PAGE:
Federal regulations have long mandated that, prior to hiring a truck driver, trucking companies must check with the drivers’ employers for the past three years to see if the driver was dangerous to the motoring public. See 49 C.F.R. 391.23(a) & (a)(2) Specifically, prior employers were to be asked: 1)identification and employment verification information; 2) information about accidents defined under the FMCSR’s including the date, location, and whether injuries, fatalities or hazardous chemicals were involved; 3) information about any other accidents the prior employer maintains and, if applicable for safety functions; 4) whether the driver has complied with all alcohol and drug regulations. The industry standard is for a trucking company to go back six years. See: Strub v. Stillmunkes Salvage and Trucking, Inc., 2003 Iowa App. LEXIS 546 (Iowa Ct. App. 2003)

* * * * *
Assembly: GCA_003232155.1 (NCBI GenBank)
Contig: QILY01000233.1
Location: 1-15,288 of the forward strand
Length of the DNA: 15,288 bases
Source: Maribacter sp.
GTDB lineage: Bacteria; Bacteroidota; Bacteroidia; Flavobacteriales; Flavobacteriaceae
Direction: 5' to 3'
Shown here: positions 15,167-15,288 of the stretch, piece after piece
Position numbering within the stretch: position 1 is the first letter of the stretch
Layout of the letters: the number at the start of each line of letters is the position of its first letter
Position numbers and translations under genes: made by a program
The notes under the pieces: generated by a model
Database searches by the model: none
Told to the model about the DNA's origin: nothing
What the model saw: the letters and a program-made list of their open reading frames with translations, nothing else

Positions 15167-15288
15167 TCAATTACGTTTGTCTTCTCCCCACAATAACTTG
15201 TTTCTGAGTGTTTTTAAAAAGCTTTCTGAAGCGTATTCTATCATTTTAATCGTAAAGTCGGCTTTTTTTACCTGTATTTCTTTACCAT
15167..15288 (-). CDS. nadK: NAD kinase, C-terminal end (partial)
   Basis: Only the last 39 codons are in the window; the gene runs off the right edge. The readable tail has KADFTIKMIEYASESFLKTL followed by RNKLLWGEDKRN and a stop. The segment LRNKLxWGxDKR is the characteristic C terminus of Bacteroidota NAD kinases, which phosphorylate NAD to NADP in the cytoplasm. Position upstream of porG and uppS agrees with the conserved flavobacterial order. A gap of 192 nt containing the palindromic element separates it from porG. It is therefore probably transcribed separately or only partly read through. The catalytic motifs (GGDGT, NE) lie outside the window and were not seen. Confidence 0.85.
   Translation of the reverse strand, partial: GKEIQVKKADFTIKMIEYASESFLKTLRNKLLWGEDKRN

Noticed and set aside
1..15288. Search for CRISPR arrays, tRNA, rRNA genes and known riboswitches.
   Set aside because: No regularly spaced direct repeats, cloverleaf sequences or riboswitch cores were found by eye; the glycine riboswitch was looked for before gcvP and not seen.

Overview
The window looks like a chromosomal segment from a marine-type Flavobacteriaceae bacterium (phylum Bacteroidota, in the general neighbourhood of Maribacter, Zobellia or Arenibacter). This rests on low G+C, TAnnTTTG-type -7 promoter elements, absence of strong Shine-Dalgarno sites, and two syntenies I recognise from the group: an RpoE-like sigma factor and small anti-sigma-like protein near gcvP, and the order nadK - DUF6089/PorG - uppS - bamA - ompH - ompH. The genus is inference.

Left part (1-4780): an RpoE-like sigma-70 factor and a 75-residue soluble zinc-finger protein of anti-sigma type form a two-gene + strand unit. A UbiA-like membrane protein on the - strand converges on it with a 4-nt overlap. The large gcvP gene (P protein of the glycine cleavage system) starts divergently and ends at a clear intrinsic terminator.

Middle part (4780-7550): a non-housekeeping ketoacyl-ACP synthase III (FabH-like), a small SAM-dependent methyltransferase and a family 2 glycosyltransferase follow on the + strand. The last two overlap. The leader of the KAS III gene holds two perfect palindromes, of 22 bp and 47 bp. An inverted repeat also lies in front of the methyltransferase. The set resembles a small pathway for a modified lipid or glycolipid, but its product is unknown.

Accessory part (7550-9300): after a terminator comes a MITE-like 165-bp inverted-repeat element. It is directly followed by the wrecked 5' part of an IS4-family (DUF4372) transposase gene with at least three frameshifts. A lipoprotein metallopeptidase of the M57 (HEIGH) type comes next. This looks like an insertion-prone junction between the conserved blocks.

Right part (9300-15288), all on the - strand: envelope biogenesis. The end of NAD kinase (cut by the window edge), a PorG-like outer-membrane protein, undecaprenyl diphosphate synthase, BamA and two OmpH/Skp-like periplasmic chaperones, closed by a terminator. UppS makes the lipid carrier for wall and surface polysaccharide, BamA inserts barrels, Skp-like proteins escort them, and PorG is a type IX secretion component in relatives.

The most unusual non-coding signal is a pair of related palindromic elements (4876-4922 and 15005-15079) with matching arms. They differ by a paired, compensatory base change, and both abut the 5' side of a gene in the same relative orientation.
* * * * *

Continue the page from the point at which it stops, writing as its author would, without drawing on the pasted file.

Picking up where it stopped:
Unfortunately, prior to 2004, the prior employer was not obligated to provide the information. These rules changed in 2004, requiring the prior employers to respond to the requested information on drivers within thirty days. www.fmcsa.dot.gov/rules-regulations/administration/fmcsr/391.23.htm 

False reports from prior employers, stating the driver was in good standing when he left without any blemishes on the driver’s records, may now allow the falsely reporting company to be held liable for the damage these dangerous drivers cause. Only a thorough investigation by experts knowledgeable in trucking will reveal whether a prior employer has any liability for deceiving a subsequent employer.